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No Sword to Bury: Japanese Americans in Hawai'i during World War II (review)

No Sword to Bury: Japanese Americans in Hawai'i during World War II (review) book and media reviews be made. Sailing in the Wake of the Ancestors makes defensible compromises while telling an important story. Extending beyond the vvv experience, No Sword to Bury is a significant contribution to our understanding and analysis of Japanese American history in Hawai`i, particularly of the nisei generation, and complements well other major works that appeared in the 1990s (eg, The Japanese Conspiracy, by Masayo Duus [1999]; Americanization, Acculturation, and Ethnic Identity, by Eileen Tamura [1994]; and Cane Fires, by Gary Okihiro [1991]). Odo's achievement lies in detailing the diverse lives and viewpoints of the vvv members in their own words through many revealing oral history interviews. In providing an economic and political context for the vvv initiative, No Sword to Bury includes chapters on the Japanese American community during its two very difficult decades prior to the war, and on the socioeconomic background of the issei (immigrant) parents of vvv members, since the latter, as college students, were hardly representative of the larger community. The book also addresses much larger theoretical and substantive issues concerning Japanese Americans and race relations in the United States. As Odo argues, "The vvv was the leading wedge of a http://www.deepdyve.com/assets/images/DeepDyve-Logo-lg.png The Contemporary Pacific University of Hawai'I Press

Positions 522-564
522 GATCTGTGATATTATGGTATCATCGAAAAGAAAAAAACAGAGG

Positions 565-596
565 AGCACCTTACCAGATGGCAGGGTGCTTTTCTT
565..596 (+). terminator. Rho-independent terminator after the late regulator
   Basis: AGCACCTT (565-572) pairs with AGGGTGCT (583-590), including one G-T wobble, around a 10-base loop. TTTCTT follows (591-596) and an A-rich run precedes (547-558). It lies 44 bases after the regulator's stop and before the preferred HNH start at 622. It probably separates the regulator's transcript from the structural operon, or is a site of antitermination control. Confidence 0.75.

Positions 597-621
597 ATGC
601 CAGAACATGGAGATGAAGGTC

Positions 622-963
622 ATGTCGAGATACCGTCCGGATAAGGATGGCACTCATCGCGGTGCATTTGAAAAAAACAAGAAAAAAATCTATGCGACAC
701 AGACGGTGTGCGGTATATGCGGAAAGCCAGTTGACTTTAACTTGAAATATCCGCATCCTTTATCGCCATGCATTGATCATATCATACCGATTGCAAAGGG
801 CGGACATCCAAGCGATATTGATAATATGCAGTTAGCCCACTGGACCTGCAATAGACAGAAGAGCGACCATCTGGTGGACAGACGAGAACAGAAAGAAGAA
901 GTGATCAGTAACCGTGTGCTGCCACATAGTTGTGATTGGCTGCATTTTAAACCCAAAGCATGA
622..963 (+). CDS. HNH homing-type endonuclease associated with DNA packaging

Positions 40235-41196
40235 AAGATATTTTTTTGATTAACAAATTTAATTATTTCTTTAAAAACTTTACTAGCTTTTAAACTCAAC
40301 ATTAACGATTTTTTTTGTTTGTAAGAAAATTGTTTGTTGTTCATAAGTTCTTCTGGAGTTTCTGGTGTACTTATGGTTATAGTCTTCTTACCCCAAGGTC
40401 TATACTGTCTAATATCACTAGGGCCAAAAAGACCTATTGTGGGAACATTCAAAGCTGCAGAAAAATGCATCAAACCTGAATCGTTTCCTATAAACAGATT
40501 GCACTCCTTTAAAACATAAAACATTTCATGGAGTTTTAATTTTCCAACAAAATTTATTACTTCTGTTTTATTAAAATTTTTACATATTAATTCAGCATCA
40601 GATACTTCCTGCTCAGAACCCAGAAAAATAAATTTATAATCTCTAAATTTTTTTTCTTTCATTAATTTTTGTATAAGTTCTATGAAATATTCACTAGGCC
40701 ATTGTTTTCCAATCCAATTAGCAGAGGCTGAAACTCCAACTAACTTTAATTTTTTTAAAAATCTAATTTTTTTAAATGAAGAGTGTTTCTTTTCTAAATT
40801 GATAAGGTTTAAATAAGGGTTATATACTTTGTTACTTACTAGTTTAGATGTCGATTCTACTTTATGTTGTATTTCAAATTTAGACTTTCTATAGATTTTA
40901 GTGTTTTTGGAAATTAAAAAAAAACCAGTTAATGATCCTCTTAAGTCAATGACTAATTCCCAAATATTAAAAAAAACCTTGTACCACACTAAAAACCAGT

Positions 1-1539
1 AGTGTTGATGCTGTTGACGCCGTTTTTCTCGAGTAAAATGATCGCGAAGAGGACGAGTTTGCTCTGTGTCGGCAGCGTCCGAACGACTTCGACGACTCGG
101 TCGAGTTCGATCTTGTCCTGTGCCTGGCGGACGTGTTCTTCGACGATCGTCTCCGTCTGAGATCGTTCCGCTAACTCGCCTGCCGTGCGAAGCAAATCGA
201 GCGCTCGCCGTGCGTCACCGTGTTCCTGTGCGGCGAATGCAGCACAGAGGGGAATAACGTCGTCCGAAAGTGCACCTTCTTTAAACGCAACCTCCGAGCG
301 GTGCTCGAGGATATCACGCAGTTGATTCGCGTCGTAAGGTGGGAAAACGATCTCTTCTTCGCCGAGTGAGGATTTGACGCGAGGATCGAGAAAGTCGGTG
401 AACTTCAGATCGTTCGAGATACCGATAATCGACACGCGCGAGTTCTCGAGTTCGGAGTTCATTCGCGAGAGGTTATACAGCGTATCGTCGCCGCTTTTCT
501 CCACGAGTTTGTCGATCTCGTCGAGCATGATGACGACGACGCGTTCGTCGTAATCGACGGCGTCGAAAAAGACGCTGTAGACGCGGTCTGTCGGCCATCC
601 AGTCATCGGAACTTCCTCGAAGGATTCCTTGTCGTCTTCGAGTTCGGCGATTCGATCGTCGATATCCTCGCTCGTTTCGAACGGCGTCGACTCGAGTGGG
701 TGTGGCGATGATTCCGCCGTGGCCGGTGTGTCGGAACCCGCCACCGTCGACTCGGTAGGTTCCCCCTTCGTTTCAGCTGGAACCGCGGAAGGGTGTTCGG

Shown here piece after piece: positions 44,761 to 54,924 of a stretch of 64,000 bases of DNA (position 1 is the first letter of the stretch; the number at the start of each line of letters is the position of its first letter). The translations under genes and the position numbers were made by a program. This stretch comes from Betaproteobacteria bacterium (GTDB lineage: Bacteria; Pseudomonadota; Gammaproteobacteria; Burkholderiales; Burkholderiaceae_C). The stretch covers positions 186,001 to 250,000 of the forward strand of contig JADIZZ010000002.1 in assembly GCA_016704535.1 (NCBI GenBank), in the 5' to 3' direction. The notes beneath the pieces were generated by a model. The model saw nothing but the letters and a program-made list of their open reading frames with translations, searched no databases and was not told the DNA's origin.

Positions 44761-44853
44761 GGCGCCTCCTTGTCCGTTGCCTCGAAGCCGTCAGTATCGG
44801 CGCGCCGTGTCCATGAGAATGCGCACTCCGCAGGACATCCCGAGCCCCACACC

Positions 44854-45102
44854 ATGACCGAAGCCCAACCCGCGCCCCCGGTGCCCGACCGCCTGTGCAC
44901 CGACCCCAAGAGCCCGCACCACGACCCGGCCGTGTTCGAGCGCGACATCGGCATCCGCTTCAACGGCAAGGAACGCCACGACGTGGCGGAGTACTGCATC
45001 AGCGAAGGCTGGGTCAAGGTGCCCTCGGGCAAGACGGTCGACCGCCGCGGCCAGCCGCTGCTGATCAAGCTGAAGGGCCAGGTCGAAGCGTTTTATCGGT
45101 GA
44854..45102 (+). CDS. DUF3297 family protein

No Sword to Bury: Japanese Americans in Hawai'i during World War II (review)

The Contemporary Pacific , Volume 17 (1) – Jan 27, 2005

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Publisher
University of Hawai'I Press
Copyright
Copyright © 2005 University of Hawai'i Press.
ISSN
1527-9464
Publisher site
See Article on Publisher Site

Abstract

book and media reviews be made. Sailing in the Wake of the Ancestors makes defensible compromises while telling an important story. Extending beyond the vvv experience, No Sword to Bury is a significant contribution to our understanding and analysis of Japanese American history in Hawai`i, particularly of the nisei generation, and complements well other major works that appeared in the 1990s (eg, The Japanese Conspiracy, by Masayo Duus [1999]; Americanization, Acculturation, and Ethnic Identity, by Eileen Tamura [1994]; and Cane Fires, by Gary Okihiro [1991]). Odo's achievement lies in detailing the diverse lives and viewpoints of the vvv members in their own words through many revealing oral history interviews. In providing an economic and political context for the vvv initiative, No Sword to Bury includes chapters on the Japanese American community during its two very difficult decades prior to the war, and on the socioeconomic background of the issei (immigrant) parents of vvv members, since the latter, as college students, were hardly representative of the larger community. The book also addresses much larger theoretical and substantive issues concerning Japanese Americans and race relations in the United States. As Odo argues, "The vvv was the leading wedge of a

Journal

The Contemporary PacificUniversity of Hawai'I Press

Published: Jan 27, 2005

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